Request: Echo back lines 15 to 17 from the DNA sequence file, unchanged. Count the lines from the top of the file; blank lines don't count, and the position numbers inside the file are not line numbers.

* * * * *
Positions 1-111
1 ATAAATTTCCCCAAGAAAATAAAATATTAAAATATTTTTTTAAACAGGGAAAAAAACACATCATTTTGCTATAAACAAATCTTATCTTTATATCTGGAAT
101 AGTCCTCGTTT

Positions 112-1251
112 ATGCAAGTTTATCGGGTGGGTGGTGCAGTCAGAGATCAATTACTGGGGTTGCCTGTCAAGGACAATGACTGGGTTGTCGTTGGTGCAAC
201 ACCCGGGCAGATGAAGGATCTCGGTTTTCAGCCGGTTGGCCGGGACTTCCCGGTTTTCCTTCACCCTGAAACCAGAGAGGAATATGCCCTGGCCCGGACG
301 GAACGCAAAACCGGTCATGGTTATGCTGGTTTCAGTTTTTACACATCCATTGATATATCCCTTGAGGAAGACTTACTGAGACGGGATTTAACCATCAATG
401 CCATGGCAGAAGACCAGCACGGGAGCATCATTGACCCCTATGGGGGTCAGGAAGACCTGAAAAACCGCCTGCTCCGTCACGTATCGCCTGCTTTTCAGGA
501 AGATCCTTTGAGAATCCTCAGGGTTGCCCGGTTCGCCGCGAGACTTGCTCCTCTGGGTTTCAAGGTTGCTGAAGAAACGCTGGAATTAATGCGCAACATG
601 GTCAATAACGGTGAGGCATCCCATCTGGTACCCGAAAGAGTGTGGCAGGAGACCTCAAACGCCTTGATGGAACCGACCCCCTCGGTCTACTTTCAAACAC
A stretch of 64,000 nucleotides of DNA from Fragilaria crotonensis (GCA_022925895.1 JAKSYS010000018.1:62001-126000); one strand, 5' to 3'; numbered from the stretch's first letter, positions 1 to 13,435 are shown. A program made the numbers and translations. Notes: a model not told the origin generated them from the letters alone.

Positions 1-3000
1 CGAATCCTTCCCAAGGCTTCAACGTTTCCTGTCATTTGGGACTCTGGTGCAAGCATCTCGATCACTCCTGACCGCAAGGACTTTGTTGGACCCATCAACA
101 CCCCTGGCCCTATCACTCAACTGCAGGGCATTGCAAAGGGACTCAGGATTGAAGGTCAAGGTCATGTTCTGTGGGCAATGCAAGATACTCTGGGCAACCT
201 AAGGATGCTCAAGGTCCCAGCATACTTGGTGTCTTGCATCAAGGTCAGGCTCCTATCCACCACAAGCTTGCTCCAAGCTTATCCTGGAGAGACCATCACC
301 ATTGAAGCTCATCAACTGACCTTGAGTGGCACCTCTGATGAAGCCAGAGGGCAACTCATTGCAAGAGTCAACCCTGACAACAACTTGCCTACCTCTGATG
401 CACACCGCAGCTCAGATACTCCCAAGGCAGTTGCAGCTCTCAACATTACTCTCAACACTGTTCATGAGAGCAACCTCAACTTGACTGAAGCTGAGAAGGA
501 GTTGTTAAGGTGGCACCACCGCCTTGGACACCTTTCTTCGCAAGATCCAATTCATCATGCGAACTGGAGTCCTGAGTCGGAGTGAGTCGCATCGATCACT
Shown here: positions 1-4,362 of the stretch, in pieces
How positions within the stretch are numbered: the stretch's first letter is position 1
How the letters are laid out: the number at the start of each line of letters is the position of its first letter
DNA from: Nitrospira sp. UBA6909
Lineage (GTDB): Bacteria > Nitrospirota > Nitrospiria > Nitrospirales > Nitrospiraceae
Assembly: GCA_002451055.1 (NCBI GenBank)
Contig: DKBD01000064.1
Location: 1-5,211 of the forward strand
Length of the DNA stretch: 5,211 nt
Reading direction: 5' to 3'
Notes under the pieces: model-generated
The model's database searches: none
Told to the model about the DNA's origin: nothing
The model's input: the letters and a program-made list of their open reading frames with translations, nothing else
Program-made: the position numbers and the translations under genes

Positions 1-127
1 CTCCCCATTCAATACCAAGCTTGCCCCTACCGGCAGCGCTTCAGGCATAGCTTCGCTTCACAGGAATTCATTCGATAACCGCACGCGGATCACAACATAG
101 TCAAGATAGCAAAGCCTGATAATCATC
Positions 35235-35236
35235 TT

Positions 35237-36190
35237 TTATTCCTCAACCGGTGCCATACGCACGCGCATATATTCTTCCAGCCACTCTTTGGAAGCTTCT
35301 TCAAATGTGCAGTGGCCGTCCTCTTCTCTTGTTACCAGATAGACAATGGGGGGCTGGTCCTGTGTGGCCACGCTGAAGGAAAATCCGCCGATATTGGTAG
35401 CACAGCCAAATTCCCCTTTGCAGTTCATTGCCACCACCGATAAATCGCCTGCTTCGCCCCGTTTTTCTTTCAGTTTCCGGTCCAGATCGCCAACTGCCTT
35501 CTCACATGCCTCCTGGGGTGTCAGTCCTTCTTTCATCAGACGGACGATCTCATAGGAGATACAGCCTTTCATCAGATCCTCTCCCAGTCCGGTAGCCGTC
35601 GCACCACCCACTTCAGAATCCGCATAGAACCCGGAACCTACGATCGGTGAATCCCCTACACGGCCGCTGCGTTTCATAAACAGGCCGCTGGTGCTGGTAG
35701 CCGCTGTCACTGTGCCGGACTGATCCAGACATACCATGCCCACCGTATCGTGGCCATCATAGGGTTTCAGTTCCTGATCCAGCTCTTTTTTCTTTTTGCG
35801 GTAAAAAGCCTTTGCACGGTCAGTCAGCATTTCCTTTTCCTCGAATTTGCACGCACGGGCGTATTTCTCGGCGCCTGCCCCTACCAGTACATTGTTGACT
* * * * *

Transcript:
201 AAGGATGCTCAAGGTCCCAGCATACTTGGTGTCTTGCATCAAGGTCAGGCTCCTATCCACCACAAGCTTGCTCCAAGCTTATCCTGGAGAGACCATCACC
301 ATTGAAGCTCATCAACTGACCTTGAGTGGCACCTCTGATGAAGCCAGAGGGCAACTCATTGCAAGAGTCAACCCTGACAACAACTTGCCTACCTCTGATG
401 CACACCGCAGCTCAGATACTCCCAAGGCAGTTGCAGCTCTCAACATTACTCTCAACACTGTTCATGAGAGCAACCTCAACTTGACTGAAGCTGAGAAGGA